What does she need from you as far as support?

Encourage her to build her team

As her husband, you are a no-brainer team member. You are the one most affected by her struggle and you are the one who can most often encourage and show grace. After all, you live with her. You sleep with her. You parent kids with her.

That’s also why it’s good to encourage her to build a team that includes other people. Perhaps a counselor, a pastor’s wife, a close friend, a recovery group, or all of the above. You may even be able to build this team together. There may be another couple that you can go to together and you both can receive encouragement and support. Maybe you go see a counselor together.

However it looks, you don’t want to become a one-man support system. That outside set of eyes can help give perspective and shoulder some of the weight of the journey. Encouraging her to share her story with others helps her walk in grace and community.

Shame and pornography are isolating. Plugging into community helps eradicate shame and if you are encouraging it, that communicates to her even more strongly that you have your back. This isn’t some dark secret just between you that no one else can know about.

Be willing to make changes to help her avoid triggers.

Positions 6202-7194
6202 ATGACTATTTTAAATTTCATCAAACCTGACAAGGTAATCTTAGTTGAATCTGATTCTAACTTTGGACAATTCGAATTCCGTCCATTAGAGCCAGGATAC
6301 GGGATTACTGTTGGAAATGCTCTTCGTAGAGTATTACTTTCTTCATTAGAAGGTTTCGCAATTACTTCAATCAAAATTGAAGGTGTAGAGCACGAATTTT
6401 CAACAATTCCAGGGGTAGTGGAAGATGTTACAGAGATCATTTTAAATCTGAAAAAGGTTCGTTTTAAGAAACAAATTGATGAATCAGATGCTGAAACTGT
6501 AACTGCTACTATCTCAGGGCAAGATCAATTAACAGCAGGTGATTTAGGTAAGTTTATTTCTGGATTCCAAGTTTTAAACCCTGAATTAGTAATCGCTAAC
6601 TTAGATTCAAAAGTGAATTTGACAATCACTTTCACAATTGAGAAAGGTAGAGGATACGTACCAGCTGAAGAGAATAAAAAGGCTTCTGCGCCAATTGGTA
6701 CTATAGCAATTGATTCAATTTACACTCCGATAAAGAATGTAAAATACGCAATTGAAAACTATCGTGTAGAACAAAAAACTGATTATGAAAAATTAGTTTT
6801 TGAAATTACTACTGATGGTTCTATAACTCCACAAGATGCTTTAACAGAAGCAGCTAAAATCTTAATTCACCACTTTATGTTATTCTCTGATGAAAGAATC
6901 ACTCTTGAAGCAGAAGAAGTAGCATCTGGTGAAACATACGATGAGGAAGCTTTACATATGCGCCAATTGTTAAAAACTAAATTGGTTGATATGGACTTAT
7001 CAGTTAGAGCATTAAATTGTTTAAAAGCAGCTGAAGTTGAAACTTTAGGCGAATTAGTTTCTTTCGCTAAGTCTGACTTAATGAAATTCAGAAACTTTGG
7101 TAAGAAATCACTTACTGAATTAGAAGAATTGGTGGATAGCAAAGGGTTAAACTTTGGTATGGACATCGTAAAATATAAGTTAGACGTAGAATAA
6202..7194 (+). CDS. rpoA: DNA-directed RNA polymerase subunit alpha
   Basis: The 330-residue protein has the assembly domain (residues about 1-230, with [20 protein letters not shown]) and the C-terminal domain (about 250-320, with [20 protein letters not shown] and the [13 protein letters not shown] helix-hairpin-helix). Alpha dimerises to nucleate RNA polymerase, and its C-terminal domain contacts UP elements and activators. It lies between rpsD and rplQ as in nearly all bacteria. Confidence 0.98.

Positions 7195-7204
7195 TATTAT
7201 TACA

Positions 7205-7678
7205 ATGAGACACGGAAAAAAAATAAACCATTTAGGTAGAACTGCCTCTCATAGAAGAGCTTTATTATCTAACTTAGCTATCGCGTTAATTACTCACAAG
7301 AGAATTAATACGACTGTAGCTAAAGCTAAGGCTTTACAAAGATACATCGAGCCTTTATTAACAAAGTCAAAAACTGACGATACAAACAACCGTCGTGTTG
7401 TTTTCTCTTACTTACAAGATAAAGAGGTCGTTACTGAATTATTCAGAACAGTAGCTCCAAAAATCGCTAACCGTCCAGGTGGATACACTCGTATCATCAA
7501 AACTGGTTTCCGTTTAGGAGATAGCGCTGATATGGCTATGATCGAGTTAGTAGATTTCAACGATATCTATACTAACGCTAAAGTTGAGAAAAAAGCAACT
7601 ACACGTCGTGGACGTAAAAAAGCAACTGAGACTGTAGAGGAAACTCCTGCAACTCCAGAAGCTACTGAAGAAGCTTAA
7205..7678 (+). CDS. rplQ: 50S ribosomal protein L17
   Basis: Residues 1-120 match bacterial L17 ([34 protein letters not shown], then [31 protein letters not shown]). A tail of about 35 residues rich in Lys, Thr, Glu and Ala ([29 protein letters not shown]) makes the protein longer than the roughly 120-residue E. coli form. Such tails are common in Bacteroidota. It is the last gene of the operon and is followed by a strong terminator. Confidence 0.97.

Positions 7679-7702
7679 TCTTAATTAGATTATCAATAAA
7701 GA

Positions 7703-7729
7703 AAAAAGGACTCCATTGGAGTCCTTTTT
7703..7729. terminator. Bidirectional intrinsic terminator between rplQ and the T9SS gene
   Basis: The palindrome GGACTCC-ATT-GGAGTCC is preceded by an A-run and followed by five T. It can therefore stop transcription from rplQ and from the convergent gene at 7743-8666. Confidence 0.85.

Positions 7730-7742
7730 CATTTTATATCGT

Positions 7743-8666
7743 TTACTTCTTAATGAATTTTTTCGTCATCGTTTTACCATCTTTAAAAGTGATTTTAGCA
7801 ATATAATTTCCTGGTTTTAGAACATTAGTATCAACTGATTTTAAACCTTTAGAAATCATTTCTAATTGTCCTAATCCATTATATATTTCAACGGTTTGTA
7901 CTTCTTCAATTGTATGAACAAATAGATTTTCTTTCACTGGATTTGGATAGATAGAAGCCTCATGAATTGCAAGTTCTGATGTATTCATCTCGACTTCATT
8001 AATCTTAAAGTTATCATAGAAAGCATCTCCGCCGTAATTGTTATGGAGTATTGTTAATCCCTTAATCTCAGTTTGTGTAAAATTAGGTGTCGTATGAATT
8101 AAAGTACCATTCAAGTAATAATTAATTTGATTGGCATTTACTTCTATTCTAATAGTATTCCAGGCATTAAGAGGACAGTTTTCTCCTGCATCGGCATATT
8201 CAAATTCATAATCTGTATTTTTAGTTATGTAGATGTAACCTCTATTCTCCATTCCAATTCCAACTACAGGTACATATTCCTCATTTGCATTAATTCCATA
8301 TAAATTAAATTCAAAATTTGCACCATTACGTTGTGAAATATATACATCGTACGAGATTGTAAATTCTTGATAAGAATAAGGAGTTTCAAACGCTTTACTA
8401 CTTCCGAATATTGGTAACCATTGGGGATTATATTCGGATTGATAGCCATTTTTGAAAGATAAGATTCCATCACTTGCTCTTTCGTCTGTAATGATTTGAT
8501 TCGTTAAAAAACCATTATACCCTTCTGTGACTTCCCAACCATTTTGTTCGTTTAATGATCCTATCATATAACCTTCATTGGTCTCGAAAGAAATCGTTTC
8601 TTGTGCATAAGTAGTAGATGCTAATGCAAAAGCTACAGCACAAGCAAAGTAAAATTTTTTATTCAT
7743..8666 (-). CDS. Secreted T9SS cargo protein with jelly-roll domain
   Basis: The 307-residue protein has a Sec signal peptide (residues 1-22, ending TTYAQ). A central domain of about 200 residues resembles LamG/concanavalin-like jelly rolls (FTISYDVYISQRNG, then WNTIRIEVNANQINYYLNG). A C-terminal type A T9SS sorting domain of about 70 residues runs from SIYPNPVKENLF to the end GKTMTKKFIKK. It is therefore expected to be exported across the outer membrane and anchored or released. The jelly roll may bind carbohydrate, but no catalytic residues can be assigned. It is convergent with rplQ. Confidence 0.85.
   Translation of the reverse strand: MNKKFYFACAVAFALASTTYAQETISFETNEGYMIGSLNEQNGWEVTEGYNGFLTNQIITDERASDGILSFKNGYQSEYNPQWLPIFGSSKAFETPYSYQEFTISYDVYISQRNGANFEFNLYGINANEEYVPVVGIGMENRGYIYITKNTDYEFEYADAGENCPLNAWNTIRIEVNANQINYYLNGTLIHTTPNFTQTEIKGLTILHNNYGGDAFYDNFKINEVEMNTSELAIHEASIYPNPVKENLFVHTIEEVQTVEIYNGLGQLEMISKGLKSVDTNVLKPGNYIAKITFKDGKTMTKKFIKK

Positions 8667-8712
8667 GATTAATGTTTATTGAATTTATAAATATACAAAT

This is perhaps the most vital thing for you to choose as her husband.

No, you can’t fix it, but if you insist on watching rated-R movies with steamy sex scenes for your Friday night date night, you aren’t helping. You aren’t supporting.

If you try to coerce her into doing something sexual that she’s uncomfortable with because of a connection to pornography, you are not supporting her or loving her.

Are you willing to make sacrifices in order to help her win, heal, and walk in freedom?

An example from my own marriage is that my husband and I don’t bring our cell phones into our room except in cases of emergency (for instance, if he’s on call or if one of us is traveling). This is a request I brought into our marriage because I found it helpful to avoid temptation in my own journey.

My husband very graciously jumped on board and agreed to support my desire to keep our bedroom free of tech. So, we have no TV, no computers, no tablets, no phone, nothing like that in our room.

He didn’t have to do that. He “has the right” to have his cell phone wherever he would like it. But he chose, out of love for me and support for my journey, to join me in keeping our bedroom a sacred and sweet place, free from the pulls of technology. I’m grateful to him for that and I think he would say it’s a small sacrifice and one that we’ve actually come to enjoy.

Are your “rights” worth her healing? That’s the question you need to ask yourself.

Small changes you make to your everyday life could have a huge and lasting impact on your wife’s journey and your relationship. Supporting her communicates grace, partnership and is how you can love her the way Christ loved us.

Even while we were sinners, Christ died for us. Even while we continue sinning, He loves us. He knows we’re weak and imperfect and He doesn’t demand perfection of us. Instead, He offers us Himself. He offers us communion with Him. He is full of forgiveness and mercy. He gave up His own rights so that we can know freedom.

Encourage her to find community. Put roadblocks where they need to be. Share what needs to be shared, but ultimately:

The best way you can support your wife is to love her like Jesus.